Eddie Machaalani: “‘I always had this real passion for helping small businesses grow”

Eddie Machaalani is the co-founder of BigCommerce. He tells us how he got started, the state of ecommerce and his request for a startup.

Rob Litterst is a contributor to The Hustle and writer of the pricing strategy newsletter Good Better Best. Check out his analysis on BigCommerce.

Eddie Machaalani: “‘I always had this real passion for helping small businesses grow”


Eddie Machaalani is the co-founder of the SaaS ecommerce platform BigCommerce.

Founded in Australia in 2009, BigCommerce IPO’d in August amid the pandemic-fueled online shopping boom. Since then, the company has seen its market value more than double to ~$4.6B.

Now it’s busy prepping for an expected ~$190B US ecommerce holiday shopping season. 

The Hustle recently chatted with Machaalani about:

  • how he got started
  • the startup scene in Australia
  • how BigCommerce fits into the broader ecommerce landscape
  • his request for a startup.


Eddie, let’s go back – how did you get started in software?

I started as a web designer back in 2001-2002, and always had this real passion for helping small businesses grow. My parents immigrated from Lebanon, and we were able to succeed and do really well in Australia because of the ability to start and grow a small business. So initially, I just wanted to help small businesses go online. 

In the early days, the biggest demand I was getting was the ability to update websites. This was way before WordPress and content management – so I got to work and I thought, how am I going to solve this problem? I went looking for a CMS that I could use and couldn’t find anything, so I built one. 

You scratched your own itch. 

Right – it was one of the first, if not the first, WYSIWYG editors in the browser. That product, which was called WebEdit Pro, quickly took off. Around that time, I met my business partner for BigCommerce, Mitch (Harper) in an IRC chat room. He was building his own thing, and we came together and just started building all sorts of products.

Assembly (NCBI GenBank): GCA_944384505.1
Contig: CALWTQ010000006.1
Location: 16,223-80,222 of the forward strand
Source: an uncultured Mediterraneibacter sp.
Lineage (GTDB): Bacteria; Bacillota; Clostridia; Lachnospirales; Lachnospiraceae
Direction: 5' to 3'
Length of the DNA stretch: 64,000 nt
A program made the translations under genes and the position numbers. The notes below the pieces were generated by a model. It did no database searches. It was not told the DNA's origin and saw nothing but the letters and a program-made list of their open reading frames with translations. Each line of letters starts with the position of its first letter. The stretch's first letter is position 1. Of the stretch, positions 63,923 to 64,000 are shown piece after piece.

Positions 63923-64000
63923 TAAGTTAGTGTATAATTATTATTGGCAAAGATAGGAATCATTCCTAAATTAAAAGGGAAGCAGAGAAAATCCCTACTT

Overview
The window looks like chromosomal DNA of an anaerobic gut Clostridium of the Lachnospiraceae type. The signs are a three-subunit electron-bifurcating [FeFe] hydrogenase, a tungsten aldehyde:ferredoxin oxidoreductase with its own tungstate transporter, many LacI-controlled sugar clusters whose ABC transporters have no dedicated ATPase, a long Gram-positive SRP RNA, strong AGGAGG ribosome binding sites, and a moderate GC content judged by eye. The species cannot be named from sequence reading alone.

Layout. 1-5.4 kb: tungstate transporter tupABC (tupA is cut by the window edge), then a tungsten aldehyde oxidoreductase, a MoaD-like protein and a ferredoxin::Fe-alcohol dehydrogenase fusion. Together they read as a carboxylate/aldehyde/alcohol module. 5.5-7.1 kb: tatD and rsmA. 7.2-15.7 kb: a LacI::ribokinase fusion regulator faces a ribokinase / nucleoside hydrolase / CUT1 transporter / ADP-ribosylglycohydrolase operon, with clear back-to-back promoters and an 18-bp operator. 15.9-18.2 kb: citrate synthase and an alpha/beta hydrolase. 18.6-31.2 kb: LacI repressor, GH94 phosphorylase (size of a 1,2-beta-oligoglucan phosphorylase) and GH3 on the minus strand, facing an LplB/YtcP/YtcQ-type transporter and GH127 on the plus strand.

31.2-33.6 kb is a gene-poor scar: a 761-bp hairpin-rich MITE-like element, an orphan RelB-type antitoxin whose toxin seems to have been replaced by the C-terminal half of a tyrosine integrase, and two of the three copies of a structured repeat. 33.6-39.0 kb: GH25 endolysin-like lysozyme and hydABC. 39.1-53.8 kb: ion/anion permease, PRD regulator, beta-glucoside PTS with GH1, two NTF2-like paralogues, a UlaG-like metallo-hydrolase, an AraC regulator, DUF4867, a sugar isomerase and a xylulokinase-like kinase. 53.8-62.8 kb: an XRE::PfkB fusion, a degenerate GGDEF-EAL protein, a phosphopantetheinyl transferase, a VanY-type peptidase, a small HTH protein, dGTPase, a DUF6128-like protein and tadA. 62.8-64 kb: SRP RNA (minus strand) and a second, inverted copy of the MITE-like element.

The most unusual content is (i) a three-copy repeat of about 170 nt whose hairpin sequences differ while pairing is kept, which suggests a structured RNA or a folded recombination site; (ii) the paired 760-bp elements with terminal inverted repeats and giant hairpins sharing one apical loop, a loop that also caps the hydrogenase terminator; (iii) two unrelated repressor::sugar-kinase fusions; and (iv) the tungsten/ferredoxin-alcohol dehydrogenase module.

What was the startup scene like in Australia at that point?

This is before I even knew the word for startup! There was no scene in Australia. Raising capital, venture capital, seed investments, I didn’t even know any of that existed. We were literally just building products that we could sell and people wanted. 

Products, as in, plural?

Oh, man. We launched an email marketing platform, we launched multiple content management platforms, a content management platform that helps web-hosting providers, knowledge-base software, analytics software, you name it, we did it. 

And we were doing great. We were making a few million bucks a year and were very profitable. No outside funding, no investment. We still didn’t know what the word startup meant, but we were accidentally using the Lean Startup methodology.

How’d you decide what to build?

We had a website forum and a bunch of customers. And these customers would tell us what they needed. So we’d be building, but before shipping, we would always show it to them to make sure it made sense. It gave us this quick product feedback loop. 

At a certain point, our customer base across all the products we launched, all of them were hounding us to build a “shopping cart” as we called it back then.